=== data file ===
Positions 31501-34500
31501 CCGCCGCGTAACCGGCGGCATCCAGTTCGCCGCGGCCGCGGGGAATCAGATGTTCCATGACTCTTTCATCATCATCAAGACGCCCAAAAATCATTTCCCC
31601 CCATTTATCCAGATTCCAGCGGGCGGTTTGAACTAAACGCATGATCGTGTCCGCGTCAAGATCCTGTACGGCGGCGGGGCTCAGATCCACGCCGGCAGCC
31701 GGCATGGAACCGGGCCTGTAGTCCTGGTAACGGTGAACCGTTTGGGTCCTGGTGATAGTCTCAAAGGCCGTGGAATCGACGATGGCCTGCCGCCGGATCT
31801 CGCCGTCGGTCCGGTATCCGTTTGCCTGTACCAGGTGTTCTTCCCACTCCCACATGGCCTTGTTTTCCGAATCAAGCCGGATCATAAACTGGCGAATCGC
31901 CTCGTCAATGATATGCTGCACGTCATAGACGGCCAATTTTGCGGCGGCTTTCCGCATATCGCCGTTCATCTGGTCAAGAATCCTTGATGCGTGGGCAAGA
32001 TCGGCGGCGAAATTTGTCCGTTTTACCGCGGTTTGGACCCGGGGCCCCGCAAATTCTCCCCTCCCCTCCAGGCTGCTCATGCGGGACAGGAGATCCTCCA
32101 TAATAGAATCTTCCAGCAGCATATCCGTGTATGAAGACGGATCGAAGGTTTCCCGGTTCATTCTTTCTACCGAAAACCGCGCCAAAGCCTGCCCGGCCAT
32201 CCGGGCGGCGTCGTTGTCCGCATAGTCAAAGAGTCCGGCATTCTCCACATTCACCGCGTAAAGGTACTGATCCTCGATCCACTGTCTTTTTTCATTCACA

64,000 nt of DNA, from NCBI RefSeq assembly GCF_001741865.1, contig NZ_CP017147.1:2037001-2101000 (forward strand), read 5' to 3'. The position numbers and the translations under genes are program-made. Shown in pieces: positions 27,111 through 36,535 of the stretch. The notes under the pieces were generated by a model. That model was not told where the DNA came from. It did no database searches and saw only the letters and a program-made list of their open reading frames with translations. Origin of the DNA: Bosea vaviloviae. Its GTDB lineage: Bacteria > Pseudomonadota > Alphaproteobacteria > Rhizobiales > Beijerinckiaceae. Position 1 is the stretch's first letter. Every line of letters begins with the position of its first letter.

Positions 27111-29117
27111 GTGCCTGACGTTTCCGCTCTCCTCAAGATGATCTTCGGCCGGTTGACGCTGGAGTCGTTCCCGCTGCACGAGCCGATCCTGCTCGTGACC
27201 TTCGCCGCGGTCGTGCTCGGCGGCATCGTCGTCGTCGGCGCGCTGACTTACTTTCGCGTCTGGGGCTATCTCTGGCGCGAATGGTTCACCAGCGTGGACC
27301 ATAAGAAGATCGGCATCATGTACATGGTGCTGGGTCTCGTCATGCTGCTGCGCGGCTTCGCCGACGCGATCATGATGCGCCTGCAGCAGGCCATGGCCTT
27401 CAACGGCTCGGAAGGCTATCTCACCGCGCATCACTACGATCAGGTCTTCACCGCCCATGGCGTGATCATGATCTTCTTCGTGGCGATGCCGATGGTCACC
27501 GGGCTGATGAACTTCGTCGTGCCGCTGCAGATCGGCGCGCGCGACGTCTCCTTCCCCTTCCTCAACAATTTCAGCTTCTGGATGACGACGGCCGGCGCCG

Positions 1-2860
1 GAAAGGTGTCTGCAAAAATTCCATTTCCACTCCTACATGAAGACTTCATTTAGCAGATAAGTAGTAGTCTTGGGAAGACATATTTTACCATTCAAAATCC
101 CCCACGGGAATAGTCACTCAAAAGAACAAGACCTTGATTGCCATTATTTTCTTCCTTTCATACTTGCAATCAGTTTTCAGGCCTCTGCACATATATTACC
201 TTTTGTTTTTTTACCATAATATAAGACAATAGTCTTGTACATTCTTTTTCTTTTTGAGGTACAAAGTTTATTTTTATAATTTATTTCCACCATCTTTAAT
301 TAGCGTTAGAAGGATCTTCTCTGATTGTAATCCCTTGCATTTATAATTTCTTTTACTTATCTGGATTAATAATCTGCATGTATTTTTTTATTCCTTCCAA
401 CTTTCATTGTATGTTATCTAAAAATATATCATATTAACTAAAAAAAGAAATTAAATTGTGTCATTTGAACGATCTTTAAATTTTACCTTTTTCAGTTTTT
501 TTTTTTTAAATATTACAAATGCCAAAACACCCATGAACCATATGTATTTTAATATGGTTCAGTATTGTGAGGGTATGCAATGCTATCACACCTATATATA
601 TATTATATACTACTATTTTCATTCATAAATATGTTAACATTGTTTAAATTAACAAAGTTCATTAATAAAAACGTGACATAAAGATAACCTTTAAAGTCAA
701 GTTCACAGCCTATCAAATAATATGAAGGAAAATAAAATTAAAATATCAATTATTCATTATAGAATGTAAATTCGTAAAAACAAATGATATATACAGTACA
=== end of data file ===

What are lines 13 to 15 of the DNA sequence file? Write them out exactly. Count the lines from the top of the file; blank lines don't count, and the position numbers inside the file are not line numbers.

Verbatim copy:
27201 TTCGCCGCGGTCGTGCTCGGCGGCATCGTCGTCGTCGGCGCGCTGACTTACTTTCGCGTCTGGGGCTATCTCTGGCGCGAATGGTTCACCAGCGTGGACC
27301 ATAAGAAGATCGGCATCATGTACATGGTGCTGGGTCTCGTCATGCTGCTGCGCGGCTTCGCCGACGCGATCATGATGCGCCTGCAGCAGGCCATGGCCTT
27401 CAACGGCTCGGAAGGCTATCTCACCGCGCATCACTACGATCAGGTCTTCACCGCCCATGGCGTGATCATGATCTTCTTCGTGGCGATGCCGATGGTCACC